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+ |
+ |
+(* Copyright (c) 2011 Stefan Krah. All rights reserved. *) |
+ |
+ |
+The Matrix Fourier Transform: |
+============================= |
+ |
+In libmpdec, the Matrix Fourier Transform [1] is called four-step transform |
+after a variant that appears in [2]. The algorithm requires that the input |
+array can be viewed as an R*C matrix. |
+ |
+All operations are done modulo p. For readability, the proofs drop all |
+instances of (mod p). |
+ |
+ |
+Algorithm four-step (forward transform): |
+---------------------------------------- |
+ |
+ a := input array |
+ d := len(a) = R * C |
+ p := prime |
+ w := primitive root of unity of the prime field |
+ r := w**((p-1)/d) |
+ A := output array |
+ |
+ 1) Apply a length R FNT to each column. |
+ |
+ 2) Multiply each matrix element (addressed by j*C+m) by r**(j*m). |
+ |
+ 3) Apply a length C FNT to each row. |
+ |
+ 4) Transpose the matrix. |
+ |
+ |
+Proof (forward transform): |
+-------------------------- |
+ |
+ The algorithm can be derived starting from the regular definition of |
+ the finite-field transform of length d: |
+ |
+ d-1 |
+ ,---- |
+ \ |
+ A[k] = | a[l] * r**(k * l) |
+ / |
+ `---- |
+ l = 0 |
+ |
+ |
+ The sum can be rearranged into the sum of the sums of columns: |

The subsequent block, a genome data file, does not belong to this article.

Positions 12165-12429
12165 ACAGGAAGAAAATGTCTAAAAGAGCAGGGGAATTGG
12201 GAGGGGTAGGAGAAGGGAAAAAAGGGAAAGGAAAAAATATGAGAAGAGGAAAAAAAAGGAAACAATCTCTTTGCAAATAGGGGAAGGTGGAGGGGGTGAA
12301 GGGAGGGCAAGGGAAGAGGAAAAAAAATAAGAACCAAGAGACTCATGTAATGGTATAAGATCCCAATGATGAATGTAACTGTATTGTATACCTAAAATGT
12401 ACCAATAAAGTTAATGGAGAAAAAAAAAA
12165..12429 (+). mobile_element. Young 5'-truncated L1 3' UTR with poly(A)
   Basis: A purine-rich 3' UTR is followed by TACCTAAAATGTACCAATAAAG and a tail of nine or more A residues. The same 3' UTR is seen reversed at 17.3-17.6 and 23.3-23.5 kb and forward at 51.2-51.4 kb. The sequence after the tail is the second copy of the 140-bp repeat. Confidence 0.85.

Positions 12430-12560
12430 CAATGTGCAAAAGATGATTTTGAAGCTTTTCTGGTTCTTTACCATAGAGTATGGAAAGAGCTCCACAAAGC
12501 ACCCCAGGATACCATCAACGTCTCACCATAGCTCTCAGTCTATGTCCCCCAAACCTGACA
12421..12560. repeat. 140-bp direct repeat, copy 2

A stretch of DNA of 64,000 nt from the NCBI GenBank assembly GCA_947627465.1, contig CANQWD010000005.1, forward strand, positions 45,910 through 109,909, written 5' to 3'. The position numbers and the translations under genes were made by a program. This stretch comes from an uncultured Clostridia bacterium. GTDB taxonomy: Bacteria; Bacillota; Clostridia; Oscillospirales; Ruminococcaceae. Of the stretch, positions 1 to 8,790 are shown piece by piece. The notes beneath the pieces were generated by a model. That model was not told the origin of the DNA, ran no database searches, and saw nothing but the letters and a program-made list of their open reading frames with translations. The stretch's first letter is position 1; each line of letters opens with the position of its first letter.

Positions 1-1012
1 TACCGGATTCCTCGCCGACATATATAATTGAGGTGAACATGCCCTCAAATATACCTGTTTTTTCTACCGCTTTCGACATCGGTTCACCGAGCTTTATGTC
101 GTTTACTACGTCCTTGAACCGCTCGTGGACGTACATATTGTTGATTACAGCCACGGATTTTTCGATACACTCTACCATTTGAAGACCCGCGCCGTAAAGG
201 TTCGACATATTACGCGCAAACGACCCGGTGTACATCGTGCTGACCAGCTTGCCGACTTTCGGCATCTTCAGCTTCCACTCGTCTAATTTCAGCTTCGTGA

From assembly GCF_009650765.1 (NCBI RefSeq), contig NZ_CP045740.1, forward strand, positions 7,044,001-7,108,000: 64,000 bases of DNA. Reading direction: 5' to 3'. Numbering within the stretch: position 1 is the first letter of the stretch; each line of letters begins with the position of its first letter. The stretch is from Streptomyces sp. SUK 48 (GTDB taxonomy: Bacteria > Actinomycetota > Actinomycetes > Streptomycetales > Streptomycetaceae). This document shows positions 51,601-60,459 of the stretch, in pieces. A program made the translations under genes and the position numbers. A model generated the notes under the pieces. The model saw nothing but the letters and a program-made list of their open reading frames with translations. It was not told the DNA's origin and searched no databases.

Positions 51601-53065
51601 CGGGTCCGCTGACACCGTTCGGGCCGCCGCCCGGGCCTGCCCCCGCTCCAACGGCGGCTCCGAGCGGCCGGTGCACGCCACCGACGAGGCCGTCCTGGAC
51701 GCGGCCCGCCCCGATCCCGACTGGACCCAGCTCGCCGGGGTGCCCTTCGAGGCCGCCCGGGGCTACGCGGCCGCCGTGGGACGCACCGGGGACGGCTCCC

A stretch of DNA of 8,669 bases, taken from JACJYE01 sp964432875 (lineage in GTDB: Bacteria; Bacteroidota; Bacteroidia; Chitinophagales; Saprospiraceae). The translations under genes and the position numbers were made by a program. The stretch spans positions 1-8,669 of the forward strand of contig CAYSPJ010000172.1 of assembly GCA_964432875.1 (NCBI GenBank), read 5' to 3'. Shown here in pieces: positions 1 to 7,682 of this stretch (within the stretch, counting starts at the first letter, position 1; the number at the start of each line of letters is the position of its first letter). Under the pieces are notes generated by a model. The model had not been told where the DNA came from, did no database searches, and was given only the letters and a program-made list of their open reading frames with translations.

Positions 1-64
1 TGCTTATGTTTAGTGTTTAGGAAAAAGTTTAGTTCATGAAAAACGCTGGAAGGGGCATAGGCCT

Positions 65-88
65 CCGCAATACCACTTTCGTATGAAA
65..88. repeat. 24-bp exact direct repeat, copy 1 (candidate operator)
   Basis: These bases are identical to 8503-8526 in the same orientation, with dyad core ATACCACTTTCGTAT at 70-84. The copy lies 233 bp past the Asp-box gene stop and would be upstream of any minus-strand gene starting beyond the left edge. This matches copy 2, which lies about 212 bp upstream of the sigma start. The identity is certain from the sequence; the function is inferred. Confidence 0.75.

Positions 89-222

+ |
+ C-1 R-1 |
+ ,---- ,---- |
+ \ \ |
+ = | | a[i * C + j] * r**(k * (i * C + j)) |
+ / / |
+ `---- `---- |
+ j = 0 i = 0 |
+ |
+ |
+ Extracting a constant from the inner sum: |
+ |
+ C-1 R-1 |
+ ,---- ,---- |
+ \ \ |
+ = | r**k*j * | a[i * C + j] * r**(k * i * C) |
+ / / |
+ `---- `---- |
+ j = 0 i = 0 |
+ |
+ |
+ Without any loss of generality, let k = n * R + m, |
+ where n < C and m < R: |
+ |
+ C-1 R-1 |
+ ,---- ,---- |
+ \ \ |
+ A[n*R+m] = | r**(R*n*j) * r**(m*j) * | a[i*C+j] * r**(R*C*n*i) * r**(C*m*i) |
+ / / |
+ `---- `---- |
+ j = 0 i = 0 |
+ |
+ |
+ Since r = w ** ((p-1) / (R*C)): |
+ |
+ a) r**(R*C*n*i) = w**((p-1)*n*i) = 1 |
+ |
+ b) r**(C*m*i) = w**((p-1) / R) ** (m*i) = r_R ** (m*i) |
+ |
+ c) r**(R*n*j) = w**((p-1) / C) ** (n*j) = r_C ** (n*j) |
+ |
+ r_R := root of the subfield of length R. |
+ r_C := root of the subfield of length C. |
+ |
+ |
+ C-1 R-1 |
+ ,---- ,---- |
+ \ \ |
+ A[n*R+m] = | r_C**(n*j) * [ r**(m*j) * | a[i*C+j] * r_R**(m*i) ] |
+ / ^ / |
+ `---- | `---- 1) transform the columns |
+ j = 0 | i = 0 |
+ ^ | |
+ | `-- 2) multiply |
+ | |
+ `-- 3) transform the rows |
+ |
+ |
+ Note that the entire RHS is a function of n and m and that the results |
+ for each pair (n, m) are stored in Fortran order. |
+ |
+ Let the term in square brackets be f(m, j). Step 1) and 2) precalculate |
+ the term for all (m, j). After that, the original matrix is now a lookup |
+ table with the mth element in the jth column at location m * C + j. |
+ |
+ Let the complete RHS be g(m, n). Step 3) does an in-place transform of |
+ length n on all rows. After that, the original matrix is now a lookup |
+ table with the mth element in the nth column at location m * C + n. |
+ |
+ But each (m, n) pair should be written to location n * R + m. Therefore, |
+ step 4) transposes the result of step 3). |
+ |
+ |
+ |
+Algorithm four-step (inverse transform): |
+---------------------------------------- |
+ |
+ A := input array |
+ d := len(A) = R * C |
+ p := prime |
+ d' := d**(p-2) # inverse of d |
+ w := primitive root of unity of the prime field |